Tuesday's report compared the progress of Texas fourth- and eighth-graders on the state's own standardized tests with the performance on federally sponsored exams.

The state test is called the Texas Assessment of Academic Skills and the federal exam is known as the National Assessment of Educational Progress. Both covered reading and math. Researchers reviewed scores from the tests between 1992 and 1998.

The analysts found that students enjoyed far larger gains on Texas' own exams than they did on the national tests. The scores also showed that blacks and Latinos posted greater gains than whites on the state tests. Also, the historic gap in test scores between whites and minorities narrowed.

On the national test, however, white, black and Latino students in Texas made comparable gains and the achievement gap grew slightly.

The findings led the analysts to suggest that the widely ballyhooed gains on Texas' own tests may be the result of extensive test preparation, a low standard for passing and some amount of cheating prompted by pressure the system puts on teachers and administrators.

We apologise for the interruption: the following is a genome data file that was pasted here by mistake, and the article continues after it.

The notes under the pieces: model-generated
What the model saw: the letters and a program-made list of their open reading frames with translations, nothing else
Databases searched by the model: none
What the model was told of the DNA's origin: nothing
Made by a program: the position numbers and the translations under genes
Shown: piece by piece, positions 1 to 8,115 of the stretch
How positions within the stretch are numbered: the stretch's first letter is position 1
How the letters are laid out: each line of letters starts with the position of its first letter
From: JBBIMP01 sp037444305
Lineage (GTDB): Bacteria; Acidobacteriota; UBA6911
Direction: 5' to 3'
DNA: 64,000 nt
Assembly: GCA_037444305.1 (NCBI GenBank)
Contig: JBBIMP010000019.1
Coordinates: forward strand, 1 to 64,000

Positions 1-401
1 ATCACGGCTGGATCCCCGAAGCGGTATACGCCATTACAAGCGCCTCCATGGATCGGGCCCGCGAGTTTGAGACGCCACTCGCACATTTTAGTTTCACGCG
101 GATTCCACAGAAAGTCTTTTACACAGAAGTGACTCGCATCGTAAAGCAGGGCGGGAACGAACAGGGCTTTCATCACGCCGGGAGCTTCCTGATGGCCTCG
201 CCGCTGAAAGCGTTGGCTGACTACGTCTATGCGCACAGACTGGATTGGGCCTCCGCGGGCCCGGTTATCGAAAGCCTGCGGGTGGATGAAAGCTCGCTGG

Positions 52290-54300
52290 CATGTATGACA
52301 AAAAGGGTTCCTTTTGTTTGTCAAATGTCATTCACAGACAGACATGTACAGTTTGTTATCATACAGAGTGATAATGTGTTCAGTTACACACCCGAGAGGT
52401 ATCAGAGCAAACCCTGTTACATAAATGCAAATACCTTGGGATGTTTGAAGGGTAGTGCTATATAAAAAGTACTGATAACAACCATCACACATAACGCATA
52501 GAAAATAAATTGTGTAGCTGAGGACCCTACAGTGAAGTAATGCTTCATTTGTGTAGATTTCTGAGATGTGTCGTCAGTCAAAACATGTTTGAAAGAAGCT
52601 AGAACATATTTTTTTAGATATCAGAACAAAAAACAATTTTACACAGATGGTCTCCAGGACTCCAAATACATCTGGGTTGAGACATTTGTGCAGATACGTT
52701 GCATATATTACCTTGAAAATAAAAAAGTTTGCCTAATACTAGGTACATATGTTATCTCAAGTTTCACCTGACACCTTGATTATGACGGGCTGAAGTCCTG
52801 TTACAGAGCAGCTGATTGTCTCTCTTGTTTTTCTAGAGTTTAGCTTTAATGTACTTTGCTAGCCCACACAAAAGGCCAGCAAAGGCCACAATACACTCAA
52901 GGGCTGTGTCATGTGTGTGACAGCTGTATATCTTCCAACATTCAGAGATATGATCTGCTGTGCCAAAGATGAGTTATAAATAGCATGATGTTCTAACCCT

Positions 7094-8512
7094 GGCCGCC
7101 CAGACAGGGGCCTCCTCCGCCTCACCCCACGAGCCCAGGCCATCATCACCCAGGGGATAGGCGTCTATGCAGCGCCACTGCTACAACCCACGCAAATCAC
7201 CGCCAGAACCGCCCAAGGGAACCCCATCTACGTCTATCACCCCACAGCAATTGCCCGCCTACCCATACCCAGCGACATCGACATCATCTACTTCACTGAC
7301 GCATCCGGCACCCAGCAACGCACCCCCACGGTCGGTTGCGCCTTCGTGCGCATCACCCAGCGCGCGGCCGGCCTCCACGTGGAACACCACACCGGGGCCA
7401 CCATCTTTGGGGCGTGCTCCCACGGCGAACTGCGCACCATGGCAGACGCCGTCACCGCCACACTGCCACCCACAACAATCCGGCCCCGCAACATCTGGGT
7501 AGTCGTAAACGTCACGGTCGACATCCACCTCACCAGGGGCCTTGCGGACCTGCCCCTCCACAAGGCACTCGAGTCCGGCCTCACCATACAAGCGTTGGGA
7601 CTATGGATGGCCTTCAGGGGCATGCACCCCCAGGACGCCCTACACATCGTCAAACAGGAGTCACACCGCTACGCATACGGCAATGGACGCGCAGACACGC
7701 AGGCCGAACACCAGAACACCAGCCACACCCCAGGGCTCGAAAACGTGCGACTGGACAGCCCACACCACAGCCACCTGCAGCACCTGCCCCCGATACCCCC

The study noted that Texas uses new versions of the test every year. Questions on the tests are released after the exams are given each year, and teachers are known to use the materials for extensive test preparation. Schools with large percentages of minority and low-income students may be doing more test prep than other campuses, the experts said.

The researchers also said that the shrinking achievement gap on the state test may have arisen from higher performing white students "topping out" on an exam that is too easy, thus artificially narrowing the gap between them and minorities.

Klein and his fellow researchers said all these issues spelled trouble.

"It raises very real questions about whether you can trust the gains on TAAS," Klein said. "I think the gains are misleading and inflated."

Tuesday's report contrasted with the Rand report in July. That study, based exclusively on scores from the National Assessment of Educational Progress, painted a far more complimentary picture of achievement in Texas.